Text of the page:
Arthur R. Lehman, L.L.C.

What is a notary?

Last week, readers of the New York City Business and Commercial Law Blog may have read the post about the importance of getting important business documents notarized in order to avoid contract disputes. The question that follows then is who has the authority to notarize documents?

A notary public is someone who has commission from the government of either the country or the state that allows that person to witness signatures and officially acknowledge them. If the signer is required to make an oath regarding the authenticity of the documents and he makes such oath in front of the notary, it carries with it a perjury penalty. It is important to keep in mind that a notary notarizes signatures, not documents. Contracts, deeds and powers of attorneys are examples of documents that could be notarized.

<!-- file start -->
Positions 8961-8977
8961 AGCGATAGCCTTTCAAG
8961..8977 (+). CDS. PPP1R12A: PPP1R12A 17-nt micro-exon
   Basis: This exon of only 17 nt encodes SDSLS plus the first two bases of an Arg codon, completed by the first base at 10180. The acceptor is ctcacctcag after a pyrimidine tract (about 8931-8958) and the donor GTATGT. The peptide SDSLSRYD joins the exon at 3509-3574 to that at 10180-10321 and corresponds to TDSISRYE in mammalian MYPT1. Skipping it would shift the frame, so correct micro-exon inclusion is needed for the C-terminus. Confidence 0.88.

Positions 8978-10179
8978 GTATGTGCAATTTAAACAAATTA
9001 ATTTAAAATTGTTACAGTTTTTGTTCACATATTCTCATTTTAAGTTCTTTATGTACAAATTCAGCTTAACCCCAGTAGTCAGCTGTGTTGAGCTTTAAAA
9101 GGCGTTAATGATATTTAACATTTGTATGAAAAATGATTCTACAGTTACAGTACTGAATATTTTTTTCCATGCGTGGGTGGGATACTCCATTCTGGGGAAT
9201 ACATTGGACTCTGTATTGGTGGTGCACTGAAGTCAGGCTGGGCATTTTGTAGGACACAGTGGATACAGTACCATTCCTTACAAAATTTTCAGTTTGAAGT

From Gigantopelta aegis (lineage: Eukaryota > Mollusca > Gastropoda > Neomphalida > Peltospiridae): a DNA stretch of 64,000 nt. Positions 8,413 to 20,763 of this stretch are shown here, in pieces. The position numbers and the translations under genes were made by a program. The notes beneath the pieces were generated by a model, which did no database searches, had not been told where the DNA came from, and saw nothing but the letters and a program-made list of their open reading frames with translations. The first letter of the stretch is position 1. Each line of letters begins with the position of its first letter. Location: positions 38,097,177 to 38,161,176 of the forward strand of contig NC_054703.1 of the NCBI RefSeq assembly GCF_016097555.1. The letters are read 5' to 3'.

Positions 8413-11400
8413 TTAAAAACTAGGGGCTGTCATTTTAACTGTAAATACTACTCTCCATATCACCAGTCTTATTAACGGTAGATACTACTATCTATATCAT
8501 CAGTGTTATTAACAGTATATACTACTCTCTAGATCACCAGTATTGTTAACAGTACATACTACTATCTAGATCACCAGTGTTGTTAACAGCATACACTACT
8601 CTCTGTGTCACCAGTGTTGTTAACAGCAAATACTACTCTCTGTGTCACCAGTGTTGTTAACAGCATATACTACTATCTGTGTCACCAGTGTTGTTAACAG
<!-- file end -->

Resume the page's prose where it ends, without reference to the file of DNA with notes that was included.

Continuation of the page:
The notary public is considered a reliable witness and can be called upon to testify that they witnessed the relevant parties sign the document. Generally, it is law that notaries be bonded by insurance companies and if they have failed to verify the signatures or the identification papers of the people signing the document, the insurance company that provided their bond may very likely be able to held responsible for damages that a business incurs due to the notary's mistakes.

Business disputes can take a variety of forms and often involve legalities that are too complex for laymen to grasp. However, consulting an experienced attorney while forming a business to ensure paperwork is completed to avoid contract disputes and during a dispute to sort out the matter may be one way New York residents can come out on top of their legal problems.

Source: National Notary Association, "What Is a Notary Public?" Accessed April 9, 2015

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